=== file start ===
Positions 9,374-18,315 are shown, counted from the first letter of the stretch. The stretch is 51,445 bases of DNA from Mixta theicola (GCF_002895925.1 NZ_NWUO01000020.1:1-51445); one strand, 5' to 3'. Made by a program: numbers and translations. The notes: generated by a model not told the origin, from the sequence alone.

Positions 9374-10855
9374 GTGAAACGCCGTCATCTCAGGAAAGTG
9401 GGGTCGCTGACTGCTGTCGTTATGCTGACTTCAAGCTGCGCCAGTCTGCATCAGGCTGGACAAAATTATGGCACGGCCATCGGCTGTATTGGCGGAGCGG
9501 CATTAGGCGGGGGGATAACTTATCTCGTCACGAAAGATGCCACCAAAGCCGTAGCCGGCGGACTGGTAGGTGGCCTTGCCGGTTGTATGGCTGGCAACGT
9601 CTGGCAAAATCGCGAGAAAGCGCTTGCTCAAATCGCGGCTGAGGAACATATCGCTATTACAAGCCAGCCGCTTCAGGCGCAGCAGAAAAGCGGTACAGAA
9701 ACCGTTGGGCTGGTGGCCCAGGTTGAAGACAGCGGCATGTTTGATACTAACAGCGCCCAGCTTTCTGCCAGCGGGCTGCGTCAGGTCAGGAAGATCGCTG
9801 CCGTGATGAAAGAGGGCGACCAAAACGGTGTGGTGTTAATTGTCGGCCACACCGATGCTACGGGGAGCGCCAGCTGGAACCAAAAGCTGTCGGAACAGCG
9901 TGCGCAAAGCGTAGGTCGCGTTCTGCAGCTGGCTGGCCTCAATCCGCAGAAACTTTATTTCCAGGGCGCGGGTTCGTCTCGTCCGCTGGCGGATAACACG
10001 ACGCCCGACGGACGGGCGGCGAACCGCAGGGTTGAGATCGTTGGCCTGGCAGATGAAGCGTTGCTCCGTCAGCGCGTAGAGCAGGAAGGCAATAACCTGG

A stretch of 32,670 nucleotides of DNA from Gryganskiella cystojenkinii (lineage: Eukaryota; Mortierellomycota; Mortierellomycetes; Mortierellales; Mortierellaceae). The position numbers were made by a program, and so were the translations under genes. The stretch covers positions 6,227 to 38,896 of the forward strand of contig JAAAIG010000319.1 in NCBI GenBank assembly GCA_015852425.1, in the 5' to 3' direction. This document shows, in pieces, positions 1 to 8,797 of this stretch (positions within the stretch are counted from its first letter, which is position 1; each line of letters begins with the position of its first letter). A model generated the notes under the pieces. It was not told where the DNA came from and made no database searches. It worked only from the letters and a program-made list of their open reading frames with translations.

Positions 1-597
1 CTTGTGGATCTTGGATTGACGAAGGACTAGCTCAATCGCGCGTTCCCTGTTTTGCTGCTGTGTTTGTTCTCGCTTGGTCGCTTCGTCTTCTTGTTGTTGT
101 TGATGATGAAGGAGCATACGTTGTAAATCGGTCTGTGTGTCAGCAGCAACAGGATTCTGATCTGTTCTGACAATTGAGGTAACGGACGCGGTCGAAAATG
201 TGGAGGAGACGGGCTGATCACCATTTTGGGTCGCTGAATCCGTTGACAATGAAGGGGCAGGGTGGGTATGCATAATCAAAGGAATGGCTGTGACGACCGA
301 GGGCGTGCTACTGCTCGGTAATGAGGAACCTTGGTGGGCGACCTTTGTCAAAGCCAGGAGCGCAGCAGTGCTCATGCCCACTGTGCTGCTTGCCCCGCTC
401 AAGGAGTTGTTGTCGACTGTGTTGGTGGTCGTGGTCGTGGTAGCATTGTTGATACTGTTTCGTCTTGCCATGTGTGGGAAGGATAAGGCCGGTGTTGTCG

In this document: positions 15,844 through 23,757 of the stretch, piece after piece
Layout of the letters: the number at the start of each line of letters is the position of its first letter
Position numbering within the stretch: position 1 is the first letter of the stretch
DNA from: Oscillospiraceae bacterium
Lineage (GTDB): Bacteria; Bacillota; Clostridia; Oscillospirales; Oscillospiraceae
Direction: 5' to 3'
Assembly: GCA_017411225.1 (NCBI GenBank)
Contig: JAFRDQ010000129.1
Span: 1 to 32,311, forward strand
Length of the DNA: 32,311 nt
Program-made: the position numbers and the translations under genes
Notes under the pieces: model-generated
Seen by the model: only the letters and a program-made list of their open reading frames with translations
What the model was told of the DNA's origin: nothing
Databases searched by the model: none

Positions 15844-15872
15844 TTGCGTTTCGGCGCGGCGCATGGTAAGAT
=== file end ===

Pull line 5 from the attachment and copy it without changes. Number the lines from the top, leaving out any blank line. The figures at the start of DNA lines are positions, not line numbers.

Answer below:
9501 CATTAGGCGGGGGGATAACTTATCTCGTCACGAAAGATGCCACCAAAGCCGTAGCCGGCGGACTGGTAGGTGGCCTTGCCGGTTGTATGGCTGGCAACGT